A sizable minority of people is willing to try this and seize the benefit, which is more than enough for us. Some studies say “well, the majority of the people don’t want this,” but it’s a completely new technology and a new product. The question is, is there a volume of early adopters that is willing to start with this? And that volume is large enough.
Where is the funding coming from?
It’s pretty difficult to get public funding for cultured meat, which is kind of annoying, but it is how it is. But private funding is relatively easy. It seems unusual that investors are actually lining up spontaneously so that we don’t have to go out and ask for funding — people are actually offering it. Obviously, it’s going to be a huge market if it succeeds and the benefits are clear for most people.
Are you concerned about competition?
At the moment, there’s no competition because no one has a product yet on the market. But there are secrecies. And that will probably increase because of external funding. Having said that, there are some initiatives now in the funding community to align those interests, and then we are very willing to engage in those discussions. A lot of the funders that are funding Memphis Meats and SuperMeat are also funding us. From their perspective, it may at some point no longer make sense to just let these three companies compete with each other but let them share information. Then, development as a whole will go faster.
What are the next steps for commercialization?
We are working on a number of projects, one is to scale-up to make a cell culture system that can be brought to an industrial scale. Traditionally, cell culture is not done at an industrial scale, so that has to be transformed.
One of the ways of doing this that has been pioneered in the biomedical field for stem cell therapy is to grow cells on microcarriers. Any of the cells, for any of the species, require being attached to a surface, so you cannot grow them in suspension. Microcarriers are little spheres a tenth of a millimeter in diameter suspended in the medium, and the cells grow on the surface of these spheres. The second big thing is that we need to be able to culture the cells without using serum. We will manage that, but it still needs optimization.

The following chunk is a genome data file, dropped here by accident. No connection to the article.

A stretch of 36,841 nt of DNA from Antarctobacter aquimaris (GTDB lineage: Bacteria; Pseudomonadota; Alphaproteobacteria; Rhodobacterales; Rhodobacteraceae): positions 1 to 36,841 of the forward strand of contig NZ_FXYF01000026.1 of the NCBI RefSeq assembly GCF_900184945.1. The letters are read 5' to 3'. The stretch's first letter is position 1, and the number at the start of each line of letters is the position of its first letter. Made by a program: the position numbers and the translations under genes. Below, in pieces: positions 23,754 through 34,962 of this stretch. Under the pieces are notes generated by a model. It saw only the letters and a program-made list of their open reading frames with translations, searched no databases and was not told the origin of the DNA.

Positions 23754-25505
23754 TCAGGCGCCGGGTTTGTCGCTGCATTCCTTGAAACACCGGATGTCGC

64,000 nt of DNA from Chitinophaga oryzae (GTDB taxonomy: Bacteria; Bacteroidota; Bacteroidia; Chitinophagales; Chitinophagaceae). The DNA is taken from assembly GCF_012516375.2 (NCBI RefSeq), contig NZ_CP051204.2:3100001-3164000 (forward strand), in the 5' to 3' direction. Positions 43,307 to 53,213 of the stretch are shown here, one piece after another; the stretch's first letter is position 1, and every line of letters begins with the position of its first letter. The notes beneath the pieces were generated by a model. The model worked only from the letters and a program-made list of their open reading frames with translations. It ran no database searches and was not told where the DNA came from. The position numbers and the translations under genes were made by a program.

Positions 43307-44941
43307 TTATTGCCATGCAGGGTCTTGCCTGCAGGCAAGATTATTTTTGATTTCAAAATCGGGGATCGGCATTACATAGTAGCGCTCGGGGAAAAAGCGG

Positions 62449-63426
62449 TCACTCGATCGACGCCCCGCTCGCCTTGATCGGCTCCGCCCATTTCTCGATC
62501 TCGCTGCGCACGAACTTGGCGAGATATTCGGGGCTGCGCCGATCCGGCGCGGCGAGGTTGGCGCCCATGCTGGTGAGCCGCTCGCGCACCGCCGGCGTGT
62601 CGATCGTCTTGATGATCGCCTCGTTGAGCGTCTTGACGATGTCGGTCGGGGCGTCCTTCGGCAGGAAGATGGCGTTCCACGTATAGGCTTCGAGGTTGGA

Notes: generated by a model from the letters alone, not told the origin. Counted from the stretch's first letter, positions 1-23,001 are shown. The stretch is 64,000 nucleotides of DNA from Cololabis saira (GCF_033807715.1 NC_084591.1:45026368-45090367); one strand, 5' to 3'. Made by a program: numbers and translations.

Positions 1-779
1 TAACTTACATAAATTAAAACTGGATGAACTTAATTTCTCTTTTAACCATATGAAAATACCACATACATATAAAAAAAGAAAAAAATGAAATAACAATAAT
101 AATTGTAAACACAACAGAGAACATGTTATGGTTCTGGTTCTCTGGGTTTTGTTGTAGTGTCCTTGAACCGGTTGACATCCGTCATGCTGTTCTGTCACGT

Note: Serum, a component of the medium used to feed the cells, is commonly obtained from bovine fetuses as a product of the meat and dairy industry.
Any future projects?
We are working on fat tissue to add to the muscle tissue, because we think that’s important for taste and for mouthfeel. If you want to produce a steak, a filet mignon, you will have to co-culture these cells. That’s a scientific challenge, but it has been done for many other cells, and I don’t really see a good reason why it could not be done for fat cells and muscle cells.
That’s part of the plans for the near future, but we haven’t ventured into that yet. Because it not only requires co-culture. It also requires a bigger 3D structure with materials that can be done with 3D printing or any other form of 3D fabrication. And you also need a channel and perfusion system, so that you can get the medium, the food, into every little corner of the tissue. All are doable, but together it’s rather complex and requires quite a bit of development.
It was great to have an insight into in vitro meat from a pioneer and entrepreneur like Mark Post, who is translating the science into a reality. Cultured meat will be here sooner than many would have thought when the field started around a decade ago, and it will address the problems of our growing population. Investors and customers are already lining up, will you jump in as well?
All images from culturefbeef.org